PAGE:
(6) A life in which you both feel satisfied with the conditions of your life as you see them, and judge them to be satisfying by your own standards. On this life-satisfaction conception of happiness, defended by L.W. Sumner, you both approve of what you believe to be the conditions of your life (or some aspect or period of your life) in light of your values (or would approve of them were you to reflect on them), and feel emotionally satisfied by them (Sumner 1996: 148–156). Happiness is thus both an affective phenomenon, and a cognitive one.

Daniel Haybron, however, takes issue with the cognitive component of Sumner’s conception of happiness (2008, 2013). One reason is that, as some empirical studies have shown (and as Sumner recognizes), our judgments of our lives as satisfying can be notoriously unstable, being affected by trivial situational factors such as the weather or a sleepless night. But do attempts to identify how we feel about our lives overall, or how emotionally fulfilled we are overall, produce results that are any more stable? It would be surprising if they did, because strong emotions about a recent event, or about an important domain of our lives, can overwhelm our basic emotional condition, whether negative or positive. Strong judgments of life satisfaction or dissatisfaction can also have the same effect, since such evaluations don’t usually leave us cold. Accordingly, if there is instability in judgments of global life satisfaction, we should also expect some instability in subjects’ reports of their global emotional condition. Haybron himself gives several reasons for doubting the many surveys in which between 92% and 94% of Americans report that they are happy in this sense (2013: 47).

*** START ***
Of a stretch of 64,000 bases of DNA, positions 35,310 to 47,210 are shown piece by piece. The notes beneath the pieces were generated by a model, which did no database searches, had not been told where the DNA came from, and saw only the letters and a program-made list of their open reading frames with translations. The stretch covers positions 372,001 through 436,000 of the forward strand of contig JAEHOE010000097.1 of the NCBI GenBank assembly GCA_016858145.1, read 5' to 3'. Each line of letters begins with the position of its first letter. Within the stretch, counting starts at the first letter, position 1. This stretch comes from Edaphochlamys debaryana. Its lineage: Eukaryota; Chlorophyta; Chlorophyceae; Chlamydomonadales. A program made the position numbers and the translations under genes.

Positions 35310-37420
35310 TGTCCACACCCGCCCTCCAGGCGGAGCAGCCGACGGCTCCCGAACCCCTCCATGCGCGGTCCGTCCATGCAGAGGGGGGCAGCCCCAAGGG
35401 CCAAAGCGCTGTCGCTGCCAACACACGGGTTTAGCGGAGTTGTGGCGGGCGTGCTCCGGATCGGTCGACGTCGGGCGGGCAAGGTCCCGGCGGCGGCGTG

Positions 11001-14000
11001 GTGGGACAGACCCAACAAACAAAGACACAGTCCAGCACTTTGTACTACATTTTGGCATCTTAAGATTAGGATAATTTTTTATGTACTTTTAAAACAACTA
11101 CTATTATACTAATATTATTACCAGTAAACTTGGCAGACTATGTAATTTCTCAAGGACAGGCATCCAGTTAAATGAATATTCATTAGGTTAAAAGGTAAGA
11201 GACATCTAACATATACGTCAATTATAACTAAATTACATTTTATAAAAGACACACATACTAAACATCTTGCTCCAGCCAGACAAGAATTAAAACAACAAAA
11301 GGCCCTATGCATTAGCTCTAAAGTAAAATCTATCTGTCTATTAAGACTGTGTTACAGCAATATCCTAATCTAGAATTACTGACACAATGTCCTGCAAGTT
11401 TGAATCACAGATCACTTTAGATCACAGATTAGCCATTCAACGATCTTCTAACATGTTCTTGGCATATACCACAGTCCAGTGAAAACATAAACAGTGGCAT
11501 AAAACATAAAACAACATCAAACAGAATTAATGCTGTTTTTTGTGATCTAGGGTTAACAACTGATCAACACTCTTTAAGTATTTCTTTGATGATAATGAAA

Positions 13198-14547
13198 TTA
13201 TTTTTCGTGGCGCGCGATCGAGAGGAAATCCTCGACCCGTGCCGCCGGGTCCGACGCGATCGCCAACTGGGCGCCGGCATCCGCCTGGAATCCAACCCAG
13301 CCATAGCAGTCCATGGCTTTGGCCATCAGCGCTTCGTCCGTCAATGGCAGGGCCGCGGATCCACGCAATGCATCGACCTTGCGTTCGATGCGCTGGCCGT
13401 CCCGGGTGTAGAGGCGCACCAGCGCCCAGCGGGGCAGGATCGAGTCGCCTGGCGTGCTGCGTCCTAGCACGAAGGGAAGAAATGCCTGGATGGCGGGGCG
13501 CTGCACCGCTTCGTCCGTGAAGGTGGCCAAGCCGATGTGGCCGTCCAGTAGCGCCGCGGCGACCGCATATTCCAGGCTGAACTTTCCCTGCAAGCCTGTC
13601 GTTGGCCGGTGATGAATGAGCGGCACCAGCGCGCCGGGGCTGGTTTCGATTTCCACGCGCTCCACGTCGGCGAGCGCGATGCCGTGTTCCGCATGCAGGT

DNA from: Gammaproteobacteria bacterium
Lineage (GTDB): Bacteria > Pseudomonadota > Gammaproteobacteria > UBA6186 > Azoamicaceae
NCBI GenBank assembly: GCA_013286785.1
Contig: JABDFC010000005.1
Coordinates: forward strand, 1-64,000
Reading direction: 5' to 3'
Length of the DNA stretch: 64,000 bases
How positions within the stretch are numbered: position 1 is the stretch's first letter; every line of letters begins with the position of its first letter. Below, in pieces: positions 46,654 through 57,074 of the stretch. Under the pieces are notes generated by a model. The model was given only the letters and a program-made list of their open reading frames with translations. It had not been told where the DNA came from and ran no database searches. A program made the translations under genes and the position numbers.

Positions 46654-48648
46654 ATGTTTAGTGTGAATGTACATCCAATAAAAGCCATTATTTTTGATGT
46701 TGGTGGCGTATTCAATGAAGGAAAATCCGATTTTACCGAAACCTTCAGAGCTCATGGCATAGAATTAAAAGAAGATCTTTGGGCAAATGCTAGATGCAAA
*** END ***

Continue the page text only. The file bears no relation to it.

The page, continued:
Both cognitive and affect measures of happiness would do better—and the former evidently do do better—when the questions asked are narrower. Studies in which subjects are first asked about their satisfaction in domains of their lives that are important to them, and then asked about global life satisfaction, show stability in their judgments of life satisfaction (Tiberius and Plakias 2010: 10). In some of these studies, the correlation between domain and global life satisfaction is 0.70. Moreover, in these studies, there is high retest stability in life satisfaction judgments over time, which shows that people are making their judgments on the basis of what matters to them rather than on the basis of the weather or passing mood. The same should be true of tests of emotional condition if they focus on what is important to subjects.

But Haybron has a second reason for taking issue with the cognitive component of Sumner’s view, viz., that people’s life satisfaction judgments often diverge from their emotional states. Thus, some people who judge their lives as satisfactory by their own values nevertheless also acknowledge being anxious or sad, and their emotional states have a better claim to being constitutive of happiness or unhappiness than their judgments of life satisfaction or dissatisfaction (Haybron 2008: 84–86). Such a divergence, however, does not seem to be a problem for Sumner, since his theory entails that we are happy iff we are both cognitively and emotionally satisfied. If only one component is positive, we are only partially happy, or not really happy.